By Mohit Midha
Students Who Play Better, Learn Better
Who doesn’t love feeling like you’re a kid again? Being silly, making jokes and feeling playful. Some might argue it’s the best feeling in the world. I know the team at Mangahigh does! We’re always finding ways to incorporate more play into the workplace. Whether that means weekly quizzes, a puzzles Slack channel or just simply cracking jokes together. It’s important and keeps us sane, especially now.
We know us adults are finding it difficult being away from each other with the COVID-19 lockdown in place, but imagine being a kid in times like these For children the most natural thing is social play. And where are their playing buddies? Either you are not allowed to see them or you are actually lucky enough to be able to meet up, but then you still have to abide by the social distancing rules. We know that it is just not the same, and it can have a real impact on a child.
Mental health and development
Play is the most natural thing we do. And we can see that even in completely different species to us. Did you know that animals play as well? A study by Vladimir Dinets showed that crocodiles blow bubbles, give each other piggyback rides and splash water to keep themselves entertained. Not only are they having fun, but it also helps their mental and physical health. In short, an animal that plays is a happy, healthy one.
The same goes for humans and especially, children. Play-therapy is proven to help children get back on their feet after experiencing trauma. Even children so severely traumatized that they don’t play at all anymore, can be encouraged to join in when they see everyone around them playing. This is why it’s so incredibly important right now to use even more play in the classroom than you normally would. Make time for it, and give children time to get back into it.
Play doesn’t only contribute to a child’s mental health, it also helps with their cognitive development. Friedrich Fröbel (1782-1852) stated: “play is the highest expression of human development in childhood, for it alone is the free expression of a child's soul”. It flourishes children’s personality traits and helps them grow into their own person. Adding to that, play develops decision making skills and self-discipline.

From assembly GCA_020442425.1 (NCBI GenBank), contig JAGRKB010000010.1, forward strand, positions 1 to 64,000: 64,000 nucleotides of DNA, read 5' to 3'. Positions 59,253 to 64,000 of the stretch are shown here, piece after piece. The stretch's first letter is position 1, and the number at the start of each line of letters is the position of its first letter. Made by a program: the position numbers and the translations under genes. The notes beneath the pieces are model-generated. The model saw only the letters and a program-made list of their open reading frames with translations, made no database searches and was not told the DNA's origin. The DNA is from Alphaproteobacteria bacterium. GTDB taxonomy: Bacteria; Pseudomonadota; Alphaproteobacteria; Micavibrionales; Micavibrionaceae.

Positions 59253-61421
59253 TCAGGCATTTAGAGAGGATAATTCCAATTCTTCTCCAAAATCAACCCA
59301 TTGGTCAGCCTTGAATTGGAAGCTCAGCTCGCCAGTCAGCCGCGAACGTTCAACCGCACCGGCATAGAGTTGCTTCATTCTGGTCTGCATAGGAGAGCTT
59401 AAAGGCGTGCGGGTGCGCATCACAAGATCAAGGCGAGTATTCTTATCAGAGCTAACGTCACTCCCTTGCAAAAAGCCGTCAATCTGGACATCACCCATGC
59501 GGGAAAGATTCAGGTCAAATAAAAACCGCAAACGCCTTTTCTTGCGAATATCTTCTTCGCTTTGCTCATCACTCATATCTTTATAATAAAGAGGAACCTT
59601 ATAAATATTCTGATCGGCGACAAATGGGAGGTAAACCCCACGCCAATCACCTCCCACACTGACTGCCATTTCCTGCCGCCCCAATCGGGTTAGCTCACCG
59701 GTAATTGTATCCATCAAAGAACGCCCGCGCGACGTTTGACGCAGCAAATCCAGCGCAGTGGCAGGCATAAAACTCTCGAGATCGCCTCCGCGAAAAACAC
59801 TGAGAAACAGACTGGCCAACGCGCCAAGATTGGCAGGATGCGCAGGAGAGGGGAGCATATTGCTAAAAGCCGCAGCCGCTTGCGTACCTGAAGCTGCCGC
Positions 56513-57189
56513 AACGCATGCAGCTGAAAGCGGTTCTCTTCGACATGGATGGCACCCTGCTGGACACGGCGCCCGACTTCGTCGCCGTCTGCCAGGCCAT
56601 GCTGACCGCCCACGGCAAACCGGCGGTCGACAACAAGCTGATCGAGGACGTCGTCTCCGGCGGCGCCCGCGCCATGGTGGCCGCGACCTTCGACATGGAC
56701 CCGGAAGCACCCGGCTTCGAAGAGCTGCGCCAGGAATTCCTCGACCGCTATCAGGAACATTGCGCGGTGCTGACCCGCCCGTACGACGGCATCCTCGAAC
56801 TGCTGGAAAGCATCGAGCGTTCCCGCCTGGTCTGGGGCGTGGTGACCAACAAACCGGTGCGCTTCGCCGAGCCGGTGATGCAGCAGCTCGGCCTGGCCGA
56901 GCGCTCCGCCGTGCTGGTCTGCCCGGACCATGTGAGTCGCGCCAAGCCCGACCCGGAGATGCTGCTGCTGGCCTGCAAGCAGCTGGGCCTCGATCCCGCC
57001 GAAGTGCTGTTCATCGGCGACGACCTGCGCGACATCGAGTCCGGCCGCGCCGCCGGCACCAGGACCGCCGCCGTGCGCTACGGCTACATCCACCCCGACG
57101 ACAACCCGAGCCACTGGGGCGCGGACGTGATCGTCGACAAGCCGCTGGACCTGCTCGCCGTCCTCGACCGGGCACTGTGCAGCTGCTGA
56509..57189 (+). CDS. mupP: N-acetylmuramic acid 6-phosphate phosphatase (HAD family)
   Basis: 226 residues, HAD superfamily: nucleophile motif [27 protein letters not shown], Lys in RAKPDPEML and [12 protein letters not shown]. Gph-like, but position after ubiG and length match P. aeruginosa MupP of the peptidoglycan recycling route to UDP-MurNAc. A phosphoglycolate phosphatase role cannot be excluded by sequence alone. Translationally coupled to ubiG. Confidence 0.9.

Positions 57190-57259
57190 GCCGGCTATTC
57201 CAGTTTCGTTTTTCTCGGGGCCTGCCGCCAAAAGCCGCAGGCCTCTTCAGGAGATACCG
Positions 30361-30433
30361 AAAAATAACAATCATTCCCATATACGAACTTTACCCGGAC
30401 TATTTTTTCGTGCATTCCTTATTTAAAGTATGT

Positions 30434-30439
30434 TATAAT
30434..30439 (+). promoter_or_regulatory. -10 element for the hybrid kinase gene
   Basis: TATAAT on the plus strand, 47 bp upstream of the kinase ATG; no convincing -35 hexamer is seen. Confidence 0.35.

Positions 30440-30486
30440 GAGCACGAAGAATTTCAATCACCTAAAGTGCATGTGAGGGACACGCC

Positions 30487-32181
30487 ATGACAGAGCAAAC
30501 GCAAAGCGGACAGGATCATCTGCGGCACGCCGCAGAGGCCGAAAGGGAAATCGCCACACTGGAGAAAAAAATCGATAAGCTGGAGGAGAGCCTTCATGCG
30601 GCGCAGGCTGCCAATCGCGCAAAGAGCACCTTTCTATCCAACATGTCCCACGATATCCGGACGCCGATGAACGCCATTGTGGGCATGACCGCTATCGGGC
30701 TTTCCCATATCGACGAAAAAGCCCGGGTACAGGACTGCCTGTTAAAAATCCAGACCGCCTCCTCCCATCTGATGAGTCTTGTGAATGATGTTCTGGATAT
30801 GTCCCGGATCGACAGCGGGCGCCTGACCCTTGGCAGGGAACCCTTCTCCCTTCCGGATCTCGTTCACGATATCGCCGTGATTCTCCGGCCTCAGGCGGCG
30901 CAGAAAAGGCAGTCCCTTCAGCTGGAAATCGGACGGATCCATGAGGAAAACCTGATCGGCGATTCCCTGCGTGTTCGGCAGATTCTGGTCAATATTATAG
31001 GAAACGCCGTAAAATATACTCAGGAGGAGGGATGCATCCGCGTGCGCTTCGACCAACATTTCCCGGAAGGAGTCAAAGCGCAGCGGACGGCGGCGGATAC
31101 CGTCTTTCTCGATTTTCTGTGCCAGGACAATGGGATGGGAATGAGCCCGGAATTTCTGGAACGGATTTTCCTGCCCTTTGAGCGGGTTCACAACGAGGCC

Play in the classroom
Now, what can we do to help children play more? I’m sure you have your own games and fun that you already incorporate into your classroom, but here are a few (social distance-proof) ideas that you might love:
- Painting - Tape a (few) giant sheet(s) on the floor and ask the children to work together to create a story - you can even ask them to explain science, history or maths concepts through the story. Each child can work on a side of the sheet or draw their bit in turns if the classroom hasn’t got enough space
- Tic-tac-toe - Create a huge tic-tac-toe board on the playground with chalk and play real-life tic-tac-toe with the kids being the Os and Xs.
- Outdoor maths: Create a big 10x10 grid with chalk and number it 1 to 100. 2 teams of 2 play the game, team 1 starts on number 100 and 1, and team 2 on 91 and 10. A player can move 1 space each turn, while keeping 2 metres distance from each other. Each child has pen and paper to add up the value of numbers they stand on throughout the game. The game ends after 20 turns and the team with the highest value wins!
- Yoga for children - It’s sure to get some giggles while exercising too! This works super well if you’re teaching from home as well.
- Digital play - When you’re distance learning, or have devices in the classroom, you might want to consider a Kahoot! Quiz, or one of the Mangahigh games.
- Can you save the world? - This free game is a great way for children to understand social distancing and can be a great refresher to assign before they go back to school.
Research shows that play improves the mental health of children, it helps them grow and develops their decision making and creative skills. And it’s so easy to incorporate in your classroom too! So let’s all commit to making more time to play, shall we? In the classroom and in our personal lives. Because we all just want to feel like a happy, playful kid again.